PCGH_Tom: I think it’s a pretty cool idea. Actually Roman and I, we did an event especially for Rookies this year, because we have some newcomer guys in our PC Games Hardware team in Germany. A lot of the most decent scores were with water or under air but none of them seemed to make the step up to LN2 or even DICE. So we thought well that might have several reasons of course – it’s not too cheap a hobby. People might be afraid of breaking their hardware, or just generally a little overwhelmed of all the stuff that you don’t have to worry about if you’re overclocking on water or air. Like insulating everything and stuff like that. Maybe people don’t even know where to get LN2 or stuff like that. So we thought let’s give these guys a chance to overclock with LN2.
We started an event with ASUS and Seasonic which we called the ASUS ROG Camp and we held online qualification where people could post scores over a course of four weeks. The best eight participants were invited to come to Nuremberg, close to our office where we held the live competition where Roman and I gave these guys an introduction to LN2 Overclocking and then they had like a day to train. On the second day we have a competition with Z97 motherboards, the Devil’s Canyon CPUs where they could, you know, go all out.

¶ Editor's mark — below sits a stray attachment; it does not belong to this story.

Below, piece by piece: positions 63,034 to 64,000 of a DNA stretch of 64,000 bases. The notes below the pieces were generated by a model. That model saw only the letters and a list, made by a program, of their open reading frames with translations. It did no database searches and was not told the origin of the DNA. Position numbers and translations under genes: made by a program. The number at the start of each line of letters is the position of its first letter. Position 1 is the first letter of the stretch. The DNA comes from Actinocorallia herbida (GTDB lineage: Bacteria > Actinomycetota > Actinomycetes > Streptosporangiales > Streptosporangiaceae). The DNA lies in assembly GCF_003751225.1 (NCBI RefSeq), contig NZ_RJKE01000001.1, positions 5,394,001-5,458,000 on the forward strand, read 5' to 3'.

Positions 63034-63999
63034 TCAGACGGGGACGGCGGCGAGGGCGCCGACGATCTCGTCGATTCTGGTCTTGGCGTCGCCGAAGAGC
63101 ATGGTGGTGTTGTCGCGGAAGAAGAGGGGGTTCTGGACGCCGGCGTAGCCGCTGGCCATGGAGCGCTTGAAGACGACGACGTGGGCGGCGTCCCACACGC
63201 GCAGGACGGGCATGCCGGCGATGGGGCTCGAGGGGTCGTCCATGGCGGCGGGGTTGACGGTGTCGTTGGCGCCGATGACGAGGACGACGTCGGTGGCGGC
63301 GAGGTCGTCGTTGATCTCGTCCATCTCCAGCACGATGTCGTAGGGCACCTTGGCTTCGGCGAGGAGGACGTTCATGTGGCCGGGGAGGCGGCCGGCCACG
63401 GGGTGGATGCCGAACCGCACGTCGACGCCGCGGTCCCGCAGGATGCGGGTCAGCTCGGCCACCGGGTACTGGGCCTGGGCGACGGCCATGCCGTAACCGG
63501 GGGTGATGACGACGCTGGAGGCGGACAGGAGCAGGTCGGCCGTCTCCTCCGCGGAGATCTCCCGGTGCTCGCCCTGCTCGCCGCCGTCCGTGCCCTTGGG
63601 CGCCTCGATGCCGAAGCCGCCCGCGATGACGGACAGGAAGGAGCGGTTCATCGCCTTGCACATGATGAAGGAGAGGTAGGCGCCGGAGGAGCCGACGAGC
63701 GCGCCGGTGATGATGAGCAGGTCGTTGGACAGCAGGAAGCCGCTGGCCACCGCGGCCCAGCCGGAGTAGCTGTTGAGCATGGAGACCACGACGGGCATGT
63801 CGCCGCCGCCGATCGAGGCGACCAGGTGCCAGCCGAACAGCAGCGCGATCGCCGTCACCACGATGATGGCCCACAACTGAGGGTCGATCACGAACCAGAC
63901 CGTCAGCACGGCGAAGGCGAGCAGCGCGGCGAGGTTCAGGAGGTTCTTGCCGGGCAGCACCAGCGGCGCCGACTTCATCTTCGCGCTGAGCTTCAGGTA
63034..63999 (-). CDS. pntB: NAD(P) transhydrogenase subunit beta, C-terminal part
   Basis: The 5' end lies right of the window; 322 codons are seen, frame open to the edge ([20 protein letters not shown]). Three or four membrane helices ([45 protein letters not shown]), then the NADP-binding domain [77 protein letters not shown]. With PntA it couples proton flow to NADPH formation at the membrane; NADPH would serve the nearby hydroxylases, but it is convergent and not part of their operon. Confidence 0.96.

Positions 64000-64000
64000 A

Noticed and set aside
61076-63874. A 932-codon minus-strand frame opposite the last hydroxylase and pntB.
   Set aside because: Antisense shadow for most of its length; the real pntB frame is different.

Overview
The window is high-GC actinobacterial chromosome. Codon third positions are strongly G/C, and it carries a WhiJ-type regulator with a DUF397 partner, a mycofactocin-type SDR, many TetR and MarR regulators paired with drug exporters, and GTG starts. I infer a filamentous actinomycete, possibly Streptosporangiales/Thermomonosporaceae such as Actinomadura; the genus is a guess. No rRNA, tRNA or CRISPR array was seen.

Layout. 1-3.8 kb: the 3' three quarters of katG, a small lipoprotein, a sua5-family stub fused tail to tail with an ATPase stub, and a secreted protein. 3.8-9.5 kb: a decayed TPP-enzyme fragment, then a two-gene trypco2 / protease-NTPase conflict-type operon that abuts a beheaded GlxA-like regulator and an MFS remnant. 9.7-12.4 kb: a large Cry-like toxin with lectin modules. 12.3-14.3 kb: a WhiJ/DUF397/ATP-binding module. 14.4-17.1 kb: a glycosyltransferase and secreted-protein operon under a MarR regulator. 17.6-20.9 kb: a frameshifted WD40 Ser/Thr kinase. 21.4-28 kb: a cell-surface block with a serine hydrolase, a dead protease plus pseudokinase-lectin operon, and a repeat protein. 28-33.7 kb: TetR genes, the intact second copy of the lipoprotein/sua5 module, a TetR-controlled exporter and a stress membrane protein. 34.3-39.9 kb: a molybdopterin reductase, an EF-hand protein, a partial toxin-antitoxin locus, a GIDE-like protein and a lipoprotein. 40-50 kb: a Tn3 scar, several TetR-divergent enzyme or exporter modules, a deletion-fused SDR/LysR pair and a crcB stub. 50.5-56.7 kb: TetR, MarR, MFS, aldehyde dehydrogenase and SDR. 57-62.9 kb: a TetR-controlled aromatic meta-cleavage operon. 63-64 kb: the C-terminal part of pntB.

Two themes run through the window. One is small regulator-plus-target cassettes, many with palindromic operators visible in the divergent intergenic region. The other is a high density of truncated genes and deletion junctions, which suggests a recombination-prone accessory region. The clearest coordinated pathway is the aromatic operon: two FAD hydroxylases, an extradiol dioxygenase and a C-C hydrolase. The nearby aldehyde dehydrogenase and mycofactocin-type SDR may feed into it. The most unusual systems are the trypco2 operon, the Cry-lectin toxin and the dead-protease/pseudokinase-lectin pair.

Actually out of eight of them six are still hooked on this and are actually posting scores with LN2 on HWBOT now. So we’d like to do something like that again to bring more young guys into Overclocking. It seems that having OC-ESPORTS events does help the community grow.
HWBOT: Where do you see overclocking in five years from now?
PCGH_Tom: On a professional level. I think there’s going to be like ten guys in the future which are, you could say like, superstars. Probably 8Pack is already, Roman is for the German region, probably which are Nick Shih is for the Asian market, who are really pushing their stuff to the limit and this is I think an Elite which has a lot more resources than a lot of other overclockers have. They really have industry support and probably I could imagine a point where we have a situation where top, the really top elite overclockers, for example k|ngp|n is a good example, you would see them working exclusively for one company and trying to market their personality as… the company will try to market their personality and their scores of course for their own image brand.